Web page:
I do not find this to be too much to ask for. All of these things considered, it is incredibly important that our politicians go into office and act within our best interests. They must serve with a willingness to protect our rights, make logical decisions, and, above all, represent us in a way that we would want them to. If they do not do this, then why should they be our representative in the first place?


This is the question that I am presenting to you all in this article. As a result of a bill passed in by the Arizona State Legislature known as HB2839, I worry that our politicians are not even doing their jobs anymore. This is not a threat that is specific to one party, but rather of bipartisan importance that must be considered.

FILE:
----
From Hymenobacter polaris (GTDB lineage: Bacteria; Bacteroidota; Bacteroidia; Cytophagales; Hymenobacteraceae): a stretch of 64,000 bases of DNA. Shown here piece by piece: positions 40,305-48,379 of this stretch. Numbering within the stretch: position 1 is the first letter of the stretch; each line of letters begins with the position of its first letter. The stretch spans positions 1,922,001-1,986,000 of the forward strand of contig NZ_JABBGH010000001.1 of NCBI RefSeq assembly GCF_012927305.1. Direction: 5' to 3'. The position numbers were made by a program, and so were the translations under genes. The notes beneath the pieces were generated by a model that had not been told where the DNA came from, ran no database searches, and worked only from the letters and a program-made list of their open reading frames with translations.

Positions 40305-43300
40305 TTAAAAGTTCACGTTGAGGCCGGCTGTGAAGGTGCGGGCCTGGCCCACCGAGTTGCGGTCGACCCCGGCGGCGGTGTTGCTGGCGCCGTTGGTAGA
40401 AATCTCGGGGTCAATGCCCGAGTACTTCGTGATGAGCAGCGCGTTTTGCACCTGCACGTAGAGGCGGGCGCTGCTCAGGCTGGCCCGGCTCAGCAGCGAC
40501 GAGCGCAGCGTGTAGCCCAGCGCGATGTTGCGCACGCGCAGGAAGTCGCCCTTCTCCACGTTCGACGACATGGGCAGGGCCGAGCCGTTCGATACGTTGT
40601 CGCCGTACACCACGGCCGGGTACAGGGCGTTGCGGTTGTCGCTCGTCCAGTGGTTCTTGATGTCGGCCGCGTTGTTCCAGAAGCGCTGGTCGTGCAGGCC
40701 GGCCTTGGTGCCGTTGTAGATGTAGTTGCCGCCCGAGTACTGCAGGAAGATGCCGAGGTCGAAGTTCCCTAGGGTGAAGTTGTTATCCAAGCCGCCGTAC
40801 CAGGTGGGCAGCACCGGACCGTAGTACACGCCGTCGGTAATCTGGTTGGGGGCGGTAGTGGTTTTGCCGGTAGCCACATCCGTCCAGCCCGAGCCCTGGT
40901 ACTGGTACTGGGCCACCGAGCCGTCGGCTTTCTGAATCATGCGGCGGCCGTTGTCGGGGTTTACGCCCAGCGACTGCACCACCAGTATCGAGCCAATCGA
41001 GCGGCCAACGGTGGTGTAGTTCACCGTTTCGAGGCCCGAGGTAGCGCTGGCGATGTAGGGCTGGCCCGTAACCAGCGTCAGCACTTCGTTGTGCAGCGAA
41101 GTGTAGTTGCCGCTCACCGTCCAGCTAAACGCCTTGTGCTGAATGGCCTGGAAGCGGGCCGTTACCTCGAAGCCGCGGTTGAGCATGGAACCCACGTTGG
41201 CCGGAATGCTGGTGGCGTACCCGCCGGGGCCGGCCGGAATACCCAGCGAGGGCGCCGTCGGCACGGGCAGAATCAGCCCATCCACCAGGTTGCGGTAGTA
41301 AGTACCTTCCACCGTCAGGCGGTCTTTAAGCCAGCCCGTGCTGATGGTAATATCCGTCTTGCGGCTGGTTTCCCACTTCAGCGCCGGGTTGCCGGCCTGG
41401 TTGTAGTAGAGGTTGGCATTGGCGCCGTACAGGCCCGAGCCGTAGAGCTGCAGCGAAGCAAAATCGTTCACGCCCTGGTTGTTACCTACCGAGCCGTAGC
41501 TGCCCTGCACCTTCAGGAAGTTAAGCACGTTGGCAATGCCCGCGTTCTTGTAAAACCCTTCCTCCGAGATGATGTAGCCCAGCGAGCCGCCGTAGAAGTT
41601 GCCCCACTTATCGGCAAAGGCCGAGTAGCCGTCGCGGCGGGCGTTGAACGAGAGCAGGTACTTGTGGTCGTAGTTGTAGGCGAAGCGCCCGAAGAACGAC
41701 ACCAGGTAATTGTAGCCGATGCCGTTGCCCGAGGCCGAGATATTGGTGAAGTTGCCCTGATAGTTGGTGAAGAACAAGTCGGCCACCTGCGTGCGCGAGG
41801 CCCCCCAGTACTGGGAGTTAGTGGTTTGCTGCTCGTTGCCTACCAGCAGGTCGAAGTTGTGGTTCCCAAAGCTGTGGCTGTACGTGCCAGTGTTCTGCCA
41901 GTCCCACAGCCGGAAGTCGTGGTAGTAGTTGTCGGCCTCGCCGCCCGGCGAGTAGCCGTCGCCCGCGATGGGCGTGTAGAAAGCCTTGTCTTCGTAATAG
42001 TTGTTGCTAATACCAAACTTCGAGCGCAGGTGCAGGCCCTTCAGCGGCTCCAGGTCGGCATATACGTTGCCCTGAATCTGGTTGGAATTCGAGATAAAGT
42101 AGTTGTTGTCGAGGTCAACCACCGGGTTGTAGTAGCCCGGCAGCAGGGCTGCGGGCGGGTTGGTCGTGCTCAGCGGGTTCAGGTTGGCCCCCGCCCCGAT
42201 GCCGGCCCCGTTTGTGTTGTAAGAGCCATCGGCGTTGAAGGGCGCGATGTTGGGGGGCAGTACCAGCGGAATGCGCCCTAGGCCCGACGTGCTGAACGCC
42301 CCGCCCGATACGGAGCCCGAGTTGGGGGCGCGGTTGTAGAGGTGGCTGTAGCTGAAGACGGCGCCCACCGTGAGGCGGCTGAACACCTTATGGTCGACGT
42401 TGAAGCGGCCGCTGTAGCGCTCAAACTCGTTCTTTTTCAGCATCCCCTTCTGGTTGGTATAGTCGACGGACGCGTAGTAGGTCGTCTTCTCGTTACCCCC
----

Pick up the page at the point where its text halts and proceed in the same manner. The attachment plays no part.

HB2839 was introduced to the Arizona State House on the morning of March 3rd, 2022. Co-sponsored by Arizona House Leader Rep. Russell Bowers, it outlines various requirements for how many signatures are necessary in order to apply for public office. For example, if someone wishes to run for a mayoral position, then they must obtain at least five percent of their party’s votes within the city. This issue takes up the high majority of the bill. However, once you reach Section Four of the bill, which is at the near tail-end of it, the topic of it changes drastically.


This section of the bill declares that an individual who wishes to become a precinct committeeman can no longer do so by typical electoral means. This goes against the process that precinct committeemen have been using to apply for decades now. Instead, in order to become a precinct committeeman, they must be hand-picked by the board of supervisors of that individual’s county.